Chuck talks to historian Kidada Williams about her book "I Saw Death Coming - A History of Terror and Survival in the War Against Reconstruction." www.harvard.com/book/i_saw_death_coming/
As if I inhabit some perch on a lofty peg, I often encounter behavior intended to lower my peg level. The battle of peg altitudes is a continual playful obsession between friends in Hollywood, and, in various degrees of overtness, most places where people are friends. Perhaps, due to my arrogance, I well deserve to have my dignity slashed. Why should I, a failure by all measures that count, a liability and a burden to all, be allowed to nurture within my soul a thing as precious as dignity? Do I not understand that among the prized rewards for being a meritorious human being is the simple right to exist? Do I not, on a daily basis, witness the casual disregard with which human beings who have not merited a home are left to the bullying of police and the abuse of the elements? What right have I to my opinions? To express them? To hold them? By what effort have I earned anything I possess at all?
Do I believe that merely by existing I ought to be accorded the courtesy one wouldn’t give a crumpled Powerade bottle on the shoulder of the highway? By what graciousness of anyone’s heart should I be allowed to live? I have gathered to me no family won in the competition for love partners, a contest by which one’s intrinsic worth is measured. I have no employment, my writing and art are barely appreciated and certainly do not earn me a lot of money.
Wealth, of course, in this milieu of shallow fashion called Hollywood, is another mark of the worth of a person. I once had an industry insider tell me, in relation to a mutual acquaintance, “he can’t do anything for me, so why should I continue being friends with him?” Here in Hollywood, fealty to fame lies everywhere as thick and viscous as if a zombie army of slobbering polyamorous fans had left a coating of saliva over every surface a celebrity might have brushed against with one body part or another. People here, as in most lands under the sway of extreme capitalism, love things and use people, although here their professions of love for this or that rich or famous person often gush in cataracts of the same fame-worship saliva found coating their entire stunted world.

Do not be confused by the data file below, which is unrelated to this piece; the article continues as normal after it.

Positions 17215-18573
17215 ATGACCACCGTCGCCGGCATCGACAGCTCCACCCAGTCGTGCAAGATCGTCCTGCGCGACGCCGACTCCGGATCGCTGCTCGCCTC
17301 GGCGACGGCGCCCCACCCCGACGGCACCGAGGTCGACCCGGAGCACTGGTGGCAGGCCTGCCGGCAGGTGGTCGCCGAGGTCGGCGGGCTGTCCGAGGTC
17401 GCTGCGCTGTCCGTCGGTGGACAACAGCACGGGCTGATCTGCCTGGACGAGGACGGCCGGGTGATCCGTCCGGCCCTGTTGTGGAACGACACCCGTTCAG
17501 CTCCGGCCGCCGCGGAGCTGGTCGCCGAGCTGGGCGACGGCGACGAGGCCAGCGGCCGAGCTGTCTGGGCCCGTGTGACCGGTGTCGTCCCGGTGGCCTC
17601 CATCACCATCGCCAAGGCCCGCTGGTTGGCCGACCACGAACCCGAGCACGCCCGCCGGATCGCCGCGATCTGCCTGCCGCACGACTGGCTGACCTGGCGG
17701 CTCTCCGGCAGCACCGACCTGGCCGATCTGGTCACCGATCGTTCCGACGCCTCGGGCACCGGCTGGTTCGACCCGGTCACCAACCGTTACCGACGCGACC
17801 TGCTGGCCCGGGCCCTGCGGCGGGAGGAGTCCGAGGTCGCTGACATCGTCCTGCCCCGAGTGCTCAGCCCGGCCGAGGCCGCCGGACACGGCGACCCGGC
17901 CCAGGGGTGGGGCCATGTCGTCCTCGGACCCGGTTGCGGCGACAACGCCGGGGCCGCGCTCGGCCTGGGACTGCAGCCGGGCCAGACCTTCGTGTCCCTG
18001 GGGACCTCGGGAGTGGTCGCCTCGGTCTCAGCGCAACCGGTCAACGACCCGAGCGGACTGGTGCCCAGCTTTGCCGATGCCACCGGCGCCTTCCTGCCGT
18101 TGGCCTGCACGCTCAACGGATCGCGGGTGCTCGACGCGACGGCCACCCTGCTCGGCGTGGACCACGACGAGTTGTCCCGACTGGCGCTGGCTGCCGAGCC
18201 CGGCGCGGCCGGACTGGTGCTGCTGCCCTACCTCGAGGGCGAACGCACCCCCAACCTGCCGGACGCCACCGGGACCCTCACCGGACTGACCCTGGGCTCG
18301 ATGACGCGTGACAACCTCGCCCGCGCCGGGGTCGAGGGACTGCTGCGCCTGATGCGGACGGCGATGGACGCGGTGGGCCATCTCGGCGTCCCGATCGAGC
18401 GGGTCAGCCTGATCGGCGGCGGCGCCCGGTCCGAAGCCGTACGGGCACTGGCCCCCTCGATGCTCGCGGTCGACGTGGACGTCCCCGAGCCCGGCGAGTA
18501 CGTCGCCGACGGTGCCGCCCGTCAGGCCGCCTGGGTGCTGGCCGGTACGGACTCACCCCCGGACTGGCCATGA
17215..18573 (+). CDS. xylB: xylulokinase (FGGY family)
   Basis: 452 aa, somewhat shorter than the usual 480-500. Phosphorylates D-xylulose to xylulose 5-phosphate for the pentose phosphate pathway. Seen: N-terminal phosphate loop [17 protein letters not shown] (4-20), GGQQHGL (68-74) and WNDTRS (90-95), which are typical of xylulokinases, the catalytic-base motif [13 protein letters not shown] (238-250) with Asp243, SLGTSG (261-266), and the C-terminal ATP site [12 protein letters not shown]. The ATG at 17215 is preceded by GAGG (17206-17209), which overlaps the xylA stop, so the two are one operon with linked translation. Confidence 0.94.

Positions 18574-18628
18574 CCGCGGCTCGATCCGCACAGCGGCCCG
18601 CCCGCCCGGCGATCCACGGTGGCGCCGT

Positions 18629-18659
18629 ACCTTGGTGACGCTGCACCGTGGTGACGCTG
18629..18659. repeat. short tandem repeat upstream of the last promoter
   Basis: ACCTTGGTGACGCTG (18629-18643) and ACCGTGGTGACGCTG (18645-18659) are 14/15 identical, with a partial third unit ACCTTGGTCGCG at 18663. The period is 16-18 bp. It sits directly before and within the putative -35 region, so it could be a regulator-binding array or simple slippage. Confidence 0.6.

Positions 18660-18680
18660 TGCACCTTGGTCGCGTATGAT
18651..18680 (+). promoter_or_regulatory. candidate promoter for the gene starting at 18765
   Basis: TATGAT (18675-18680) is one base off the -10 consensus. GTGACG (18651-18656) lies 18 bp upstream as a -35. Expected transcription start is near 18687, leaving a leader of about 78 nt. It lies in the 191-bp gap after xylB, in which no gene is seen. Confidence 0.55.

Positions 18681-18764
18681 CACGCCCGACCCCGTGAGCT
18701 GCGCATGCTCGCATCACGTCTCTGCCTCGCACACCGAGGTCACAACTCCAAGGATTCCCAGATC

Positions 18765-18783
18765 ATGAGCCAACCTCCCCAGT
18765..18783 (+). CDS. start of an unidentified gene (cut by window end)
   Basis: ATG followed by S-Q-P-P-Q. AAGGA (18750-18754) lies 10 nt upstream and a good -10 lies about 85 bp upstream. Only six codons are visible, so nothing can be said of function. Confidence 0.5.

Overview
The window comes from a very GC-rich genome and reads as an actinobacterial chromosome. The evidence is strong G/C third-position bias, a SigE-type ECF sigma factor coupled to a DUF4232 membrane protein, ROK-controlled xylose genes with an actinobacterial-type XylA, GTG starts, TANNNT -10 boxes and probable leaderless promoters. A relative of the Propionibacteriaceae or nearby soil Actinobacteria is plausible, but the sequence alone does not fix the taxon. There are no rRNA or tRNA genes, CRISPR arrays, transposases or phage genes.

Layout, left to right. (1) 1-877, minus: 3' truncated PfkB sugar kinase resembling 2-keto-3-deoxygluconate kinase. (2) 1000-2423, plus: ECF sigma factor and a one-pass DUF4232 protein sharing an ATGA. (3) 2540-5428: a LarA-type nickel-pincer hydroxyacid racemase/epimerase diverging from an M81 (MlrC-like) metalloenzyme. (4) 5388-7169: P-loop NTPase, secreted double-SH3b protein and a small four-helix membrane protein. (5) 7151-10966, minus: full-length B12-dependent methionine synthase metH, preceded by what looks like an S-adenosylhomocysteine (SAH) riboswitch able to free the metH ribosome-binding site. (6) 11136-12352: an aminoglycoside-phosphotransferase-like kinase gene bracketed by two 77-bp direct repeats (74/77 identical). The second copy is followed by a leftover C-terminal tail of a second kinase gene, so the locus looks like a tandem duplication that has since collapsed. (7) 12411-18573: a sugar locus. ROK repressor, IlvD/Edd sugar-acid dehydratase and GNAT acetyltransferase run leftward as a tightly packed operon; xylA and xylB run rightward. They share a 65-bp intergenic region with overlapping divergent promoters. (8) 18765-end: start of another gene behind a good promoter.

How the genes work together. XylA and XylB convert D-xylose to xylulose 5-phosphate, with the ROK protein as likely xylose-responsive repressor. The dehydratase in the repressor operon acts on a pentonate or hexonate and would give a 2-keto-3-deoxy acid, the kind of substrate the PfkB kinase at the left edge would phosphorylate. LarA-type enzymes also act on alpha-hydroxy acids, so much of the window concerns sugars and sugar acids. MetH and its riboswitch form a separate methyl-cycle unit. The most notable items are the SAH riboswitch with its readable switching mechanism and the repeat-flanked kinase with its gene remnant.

I must qualify all this by admitting to having encountered a great deal of generosity here, as well as integrity and artistic excellence. Most of it has been inextricably mingled with less stomachable features of human behavior, naturally. In all of us, virtues swirl and... read more
SuperTruth® has brought low the mighty human race. SuperTruth® has turned reality into insanity. SuperTruth® has turned insanity into anxiety, so at least the insane are motivated to go to work. At least anxiety forces us to find a way to function, to search for that which will relieve our anxiety. Life is a disease, and there’s only one cure. But since most of us fear death, we’ll have to settle for… SuperTruth®.
When skies hang pendulous leaden clouds of unnatural hue; seas skip like rams and leap and bow like fire-worshiping devils; the atmosphere groans fat and snappish with negative ions, the barometer uncoils, fright wigs are on edge, and pancake white refuses to be applied evenly to faces beaded with flop-condensation; and all the world’s stage feels burdened by a furrowed lowbrow glower redolent with the sense that too much time has been borrowed, the usurious interest is overdue and the gas gauge reads that your luck has run out; that is when the Lost Dauphine is sighted, bearing its unhappy driver and four dozen eternal passengers, cursed to ride the storm clouds galloping heavy over the bigtop… forever.
It had been a bad year for clowns. Chuckles, dressed as Peter Peanut, had been fatally shelled by an angry elephant who’d had enough of human shenanigans. Pennywise had his heart pulled out by the Losers Club. Octavio the Clown was killed by Frank Lopez’s hitmen in an unsuccessful attempt on the life of Tony Montana. Violator the Clown’s head was cut off by Spawn. Krusty was eaten by Zombie Sideshow Mel. A posse of Penn State students rampaged with the intent to lynch a thousand clowns, but only got the unfortunate Bippo. But the worst clownaclysm of all was the notorious disaster of the Dauphine.
In September of 1989, tragedy struck the non-clown community: 31-year-old Leslie Pulhar, a waitress from Royal Oak, Michigan, was driving across the Mackinac Bridge to visit her boyfriend in the Upper Peninsula. The bridge runs high above the Straits of Mackinac, connecting the Upper Peninsula of Michigan with the Lower. To this day no one knows why the two are part of the same state. Perhaps the thinking was that, as two peninsulas, they had so much in common they simply belonged together. Whatever the reason, Pulhar died when her Yugo was blown off the bridge by a 48-mile-an-hour gust of wind that sent it plummeting 160 feet... read more